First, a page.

Hm… it may be me, but I’ve played with so many crude crushers that the idea of an “heroic” character is really sort of avant-garde. In the D&D set, one of the most popular story subjects is paladin code violations, and the great moral line is most often drawn between people who can excuse their wholesale slaughter and those who are unable to explain their motivation.

    I know you probably don’t play this way, and not all RP’ers do, but the picture of what is acceptable in a lot of RPGs is really out of line with our normal literary concept of the hero, tragic hero, antihero &c.

    Consider Star Wars: Knights of the Old Republic – Bioware’s old example of “good CRPG story and dialogue”. The difference between good and evil in that game, in the final analysis, is something like this:

    Sith Devil Evil: Kill everyone you meet, resulting in hundreds of deaths. Lie occasionally. Manipulate people with the force in any way, whether or not it advances justice, saves lives, or is otherwise morally justifiable. Accept money for killing people you generally had to kill anyway. Shoot Starkiller in arena combat, because even though he’s a mass murderer, killing him violates a municipal bylaw, which makes you more evil than him.

    Jedi Jesus Good: Kill everyone you meet who presents as a possible threat, resulting in hundreds of deaths. Lie infrequently. Miss opportunities to protect the public good because of painfully strict yet oddly sievelike moral code that even Old Ben Kenobi wouldn’t have bothered with. Take jobs as an assassin, but don’t collect your payment (looting the people you murdered is still OK, as long as they are criminals). Don’t shoot Starkiller in the arena because you may have previously murdered the entire Black Vulkar gang (because they attacked you when you broke into their house), but there’s no way you can ever forgive yourself for violating the Taris city ordinances on pit fighting.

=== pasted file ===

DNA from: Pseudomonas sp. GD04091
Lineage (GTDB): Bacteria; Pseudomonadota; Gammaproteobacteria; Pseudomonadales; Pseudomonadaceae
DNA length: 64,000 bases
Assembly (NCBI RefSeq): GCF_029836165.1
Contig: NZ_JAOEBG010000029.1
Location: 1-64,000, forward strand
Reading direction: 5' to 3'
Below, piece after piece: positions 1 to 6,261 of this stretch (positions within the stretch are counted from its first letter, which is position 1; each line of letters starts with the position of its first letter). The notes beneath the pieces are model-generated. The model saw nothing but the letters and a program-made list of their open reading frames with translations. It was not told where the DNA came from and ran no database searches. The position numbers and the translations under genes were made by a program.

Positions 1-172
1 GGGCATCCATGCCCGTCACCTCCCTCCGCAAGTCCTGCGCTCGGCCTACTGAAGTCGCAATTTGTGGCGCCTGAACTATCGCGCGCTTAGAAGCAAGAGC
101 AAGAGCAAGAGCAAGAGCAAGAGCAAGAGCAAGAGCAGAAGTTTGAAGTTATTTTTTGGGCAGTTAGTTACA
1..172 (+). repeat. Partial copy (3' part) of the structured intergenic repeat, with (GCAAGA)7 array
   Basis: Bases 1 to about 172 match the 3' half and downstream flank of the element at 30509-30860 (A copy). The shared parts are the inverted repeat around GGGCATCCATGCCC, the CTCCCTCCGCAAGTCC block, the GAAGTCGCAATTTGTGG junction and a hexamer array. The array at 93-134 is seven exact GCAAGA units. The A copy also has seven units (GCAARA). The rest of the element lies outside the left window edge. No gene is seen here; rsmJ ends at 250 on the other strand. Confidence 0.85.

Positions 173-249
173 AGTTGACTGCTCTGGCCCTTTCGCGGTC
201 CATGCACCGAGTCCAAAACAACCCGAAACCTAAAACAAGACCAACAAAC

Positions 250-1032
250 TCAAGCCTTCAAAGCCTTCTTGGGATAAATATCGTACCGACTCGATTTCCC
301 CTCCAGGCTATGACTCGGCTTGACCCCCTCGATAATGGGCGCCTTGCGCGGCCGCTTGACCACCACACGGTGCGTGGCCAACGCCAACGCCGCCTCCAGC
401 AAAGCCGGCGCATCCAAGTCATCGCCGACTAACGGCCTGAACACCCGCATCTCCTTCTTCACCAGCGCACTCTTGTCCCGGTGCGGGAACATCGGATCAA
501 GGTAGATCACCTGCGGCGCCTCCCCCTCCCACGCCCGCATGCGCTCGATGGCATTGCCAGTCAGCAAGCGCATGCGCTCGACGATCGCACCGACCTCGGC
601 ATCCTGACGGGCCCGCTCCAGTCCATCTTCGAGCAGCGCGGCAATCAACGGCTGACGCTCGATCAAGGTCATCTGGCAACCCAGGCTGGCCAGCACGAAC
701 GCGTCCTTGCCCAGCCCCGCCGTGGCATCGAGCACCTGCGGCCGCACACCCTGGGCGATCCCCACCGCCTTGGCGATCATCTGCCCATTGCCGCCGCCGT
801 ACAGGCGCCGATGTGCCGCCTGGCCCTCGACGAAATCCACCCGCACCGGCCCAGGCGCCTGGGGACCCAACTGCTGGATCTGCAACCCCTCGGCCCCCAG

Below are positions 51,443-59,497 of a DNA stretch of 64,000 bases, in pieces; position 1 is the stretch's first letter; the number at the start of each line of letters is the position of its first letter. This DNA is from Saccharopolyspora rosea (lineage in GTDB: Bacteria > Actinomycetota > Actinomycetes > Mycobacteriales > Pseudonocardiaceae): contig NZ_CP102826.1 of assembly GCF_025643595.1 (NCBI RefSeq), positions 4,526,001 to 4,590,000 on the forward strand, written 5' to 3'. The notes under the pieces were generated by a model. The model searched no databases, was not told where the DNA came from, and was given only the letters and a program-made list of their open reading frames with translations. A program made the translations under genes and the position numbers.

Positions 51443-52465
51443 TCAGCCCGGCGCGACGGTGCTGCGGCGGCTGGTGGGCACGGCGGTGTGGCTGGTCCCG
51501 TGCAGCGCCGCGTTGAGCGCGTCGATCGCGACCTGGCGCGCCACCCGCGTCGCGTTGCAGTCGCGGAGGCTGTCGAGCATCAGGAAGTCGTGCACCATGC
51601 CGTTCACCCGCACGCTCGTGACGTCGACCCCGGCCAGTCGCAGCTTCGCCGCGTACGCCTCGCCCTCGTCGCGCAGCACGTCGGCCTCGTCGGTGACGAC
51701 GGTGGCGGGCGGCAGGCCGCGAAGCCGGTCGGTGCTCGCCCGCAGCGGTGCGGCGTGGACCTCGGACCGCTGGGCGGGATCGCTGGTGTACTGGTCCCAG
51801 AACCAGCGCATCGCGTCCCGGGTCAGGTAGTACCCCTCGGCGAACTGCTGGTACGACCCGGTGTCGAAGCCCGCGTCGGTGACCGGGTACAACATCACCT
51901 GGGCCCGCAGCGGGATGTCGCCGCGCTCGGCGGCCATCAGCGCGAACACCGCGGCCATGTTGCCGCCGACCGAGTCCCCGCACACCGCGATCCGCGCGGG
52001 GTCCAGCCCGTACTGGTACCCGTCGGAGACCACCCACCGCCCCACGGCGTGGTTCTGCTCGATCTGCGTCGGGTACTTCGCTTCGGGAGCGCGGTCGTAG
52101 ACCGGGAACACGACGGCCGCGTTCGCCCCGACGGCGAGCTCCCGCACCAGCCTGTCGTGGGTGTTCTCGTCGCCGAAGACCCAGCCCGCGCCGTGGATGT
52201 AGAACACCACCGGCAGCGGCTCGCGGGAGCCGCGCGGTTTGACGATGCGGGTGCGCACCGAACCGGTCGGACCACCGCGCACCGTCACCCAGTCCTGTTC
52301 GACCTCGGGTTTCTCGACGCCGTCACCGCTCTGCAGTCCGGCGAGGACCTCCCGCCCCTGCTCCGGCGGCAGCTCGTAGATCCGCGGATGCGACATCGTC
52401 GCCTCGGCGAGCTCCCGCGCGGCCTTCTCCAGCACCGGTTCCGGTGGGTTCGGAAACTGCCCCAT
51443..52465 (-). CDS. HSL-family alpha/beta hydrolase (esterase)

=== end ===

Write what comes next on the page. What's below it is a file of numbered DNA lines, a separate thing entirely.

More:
The game actually gives “stun” powers to Jedi, but even so, fights don’t end until everyone on one side is dead, so when you’re “good”, you stun people and then harvest their helpless heads like wheat. The simplest disagreements inevitably degenerate into gunfights, except in a few notable cases where avoiding mortal combat actually gives you evil points – and even in those cases someone usually dies because of your abstention. And best of all, whether you decide to be good or evil, you still end up fighting the same guy at the end and your reasons for killing him (which as I recall you have to do) are kind of academic in either case.

    Although it was a CRPG I found it mirrored a lot of the problems that I saw in tabletop gaming – whether or not I happen to like it, most settings have at least one intelligent species who are deemed genetically deserving of death by the plot, and many problems are resolved with broad-ranging and severe breaking of heads.

    So… anti-hero? Fantasy heroes are often responsible for considerable harm and the justifiability of it really hinges on what’s considered acceptable within the world where they operate. One of the few interesting things about Eddings’ Malloreon was that it reflected a little on how many people in the story had died just for being misguided…

  2. Ravyn says:

    Eh, we can’t all live in game-worlds.

Leave a Reply